Correlation of Stool Frequency and Abdominal Pain Measures With Simple Endoscopic Score for Crohn's Disease

Lewis JD1Rutgeerts P2Feagan BG3D'haens G4Danese S5Colombel JF6Reinisch W7Rubin DT8Selinger C9Bewtra M1Barcomb L10Lacerda AP10Wallace K10Butler JW10Wu M10Zhou Q10Liao X10Sandborn WJ11. Inflamm Bowel Dis. 2019 Oct 23. pii: izz241. doi: 10.1093/ibd/izz241. [Epub ahead of print]


Author information

Center for Clinical Epidemiology and Biostatistics, Perelman School of Medicine, University of Pennsylvania, Philadelphia, Pennsylvania, USA.

Division of Gastroenterology, University Hospital Gasthuisberg, Leuven, Belgium.

Department of Medicine, University of Western Ontario, London, Ontario, Canada.

Academic Medical Center, Amsterdam, the Netherlands.

Department of Gastroenterology, Istituto Clinico Humanitas, Rozzano, Milan, Italy.

Icahn School of Medicine at Mt Sinai, New York, New York, USA.

Division of Gastroenterology & Hepatology, Medical University of Vienna, Vienna, Austria.

University of Chicago Inflammatory Bowel Disease Center, Chicago, Illinois, USA.

Leeds Gastroenterology Institute, St James University Hospital, Leeds, United Kingdom.

10 AbbVie Inc., North Chicago, Illinois, USA.

11 Division of Gastroenterology, University of California San Diego, La Jolla, California, USA.


BACKGROUND: The Crohn's Disease Activity Index (CDAI) has been criticized for being weakly correlated with bowel inflammation. We assessed correlation between Simple Endoscopic Score for Crohn's Disease (SES-CD) and individual CDAI items stratified by disease location to better understand this relationship.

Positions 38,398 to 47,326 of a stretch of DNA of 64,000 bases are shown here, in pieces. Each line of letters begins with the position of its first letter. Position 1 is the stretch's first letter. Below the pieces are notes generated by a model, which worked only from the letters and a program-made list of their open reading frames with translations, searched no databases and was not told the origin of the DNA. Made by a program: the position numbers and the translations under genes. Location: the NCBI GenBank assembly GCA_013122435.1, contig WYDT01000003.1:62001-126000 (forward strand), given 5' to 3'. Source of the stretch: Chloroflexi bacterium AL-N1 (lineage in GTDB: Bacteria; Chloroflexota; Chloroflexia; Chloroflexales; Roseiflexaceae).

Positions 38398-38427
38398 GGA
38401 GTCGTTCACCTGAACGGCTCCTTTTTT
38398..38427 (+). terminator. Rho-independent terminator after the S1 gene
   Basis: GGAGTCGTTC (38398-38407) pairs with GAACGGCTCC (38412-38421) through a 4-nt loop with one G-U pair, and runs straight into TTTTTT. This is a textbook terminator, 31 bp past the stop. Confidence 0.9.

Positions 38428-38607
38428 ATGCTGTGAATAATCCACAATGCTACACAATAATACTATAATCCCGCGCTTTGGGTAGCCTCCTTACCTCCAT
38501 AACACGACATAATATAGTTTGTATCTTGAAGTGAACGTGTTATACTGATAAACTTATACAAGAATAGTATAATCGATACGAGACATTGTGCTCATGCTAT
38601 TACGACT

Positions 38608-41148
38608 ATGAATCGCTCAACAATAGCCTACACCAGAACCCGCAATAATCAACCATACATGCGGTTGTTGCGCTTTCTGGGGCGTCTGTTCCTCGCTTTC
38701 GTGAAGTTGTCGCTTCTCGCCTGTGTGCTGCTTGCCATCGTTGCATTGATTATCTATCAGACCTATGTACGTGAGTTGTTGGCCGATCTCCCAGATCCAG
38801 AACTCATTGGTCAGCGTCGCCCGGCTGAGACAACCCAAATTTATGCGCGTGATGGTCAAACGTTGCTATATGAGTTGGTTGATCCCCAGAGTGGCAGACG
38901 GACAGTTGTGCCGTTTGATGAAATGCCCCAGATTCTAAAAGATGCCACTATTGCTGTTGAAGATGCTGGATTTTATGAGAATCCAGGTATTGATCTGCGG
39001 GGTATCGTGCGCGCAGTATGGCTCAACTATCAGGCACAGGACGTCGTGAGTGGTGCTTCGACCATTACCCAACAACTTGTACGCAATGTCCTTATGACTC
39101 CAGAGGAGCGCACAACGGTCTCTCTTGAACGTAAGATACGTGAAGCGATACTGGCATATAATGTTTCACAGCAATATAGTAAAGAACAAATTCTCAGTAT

METHODS: We pooled patient-level data from 3 placebo-controlled Crohn's disease (CD) trials that tested adalimumab, upadacitinib, and risankizumab. Disease location was defined as ileum only, colon only, or ileocolonic based upon colonoscopy at study entry. Pearson correlation coefficients and linear regression assessed correlations between items of the CDAI and SES-CD.

RESULTS: A total of 353 patients were included (20.7% ileal, 30.6% colonic, 48.7% ileocolonic disease). Crohn's Disease Activity Index and SES-CD scores were moderately correlated (R = 0.33; P < 0.001). Among CDAI items, the strongest correlations with SES-CD were seen with very soft or liquid stool frequency (SF) and patient-reported outcome 2 (PRO2; which includes SF and abdominal pain score; both R = 0.36; P < 0.001); these correlations were numerically stronger in colonic disease (SF: R = 0.46; P < 0.001; PRO2: R = 0.44; P < 0.001) than in ileal disease (SF: R = 0.14; P = 0.23; PRO2: R = 0.21; P = 0.07), although a test for interaction was not significant. In adjusted linear regression models, the proportion of mucosa that was inflamed and the proportion of mucosa with ulceration were positively correlated, whereas the presence of strictures was inversely correlated with SF.

CONCLUSIONS: The SF item of the CDAI is moderately correlated with SES-CD and independently correlated with mucosal ulceration, inflammation, and strictures. Understanding why bowel inflammation as measured endoscopically does not correlate more strongly with patients' symptoms could help develop scales that link CD pathology to patient experience.

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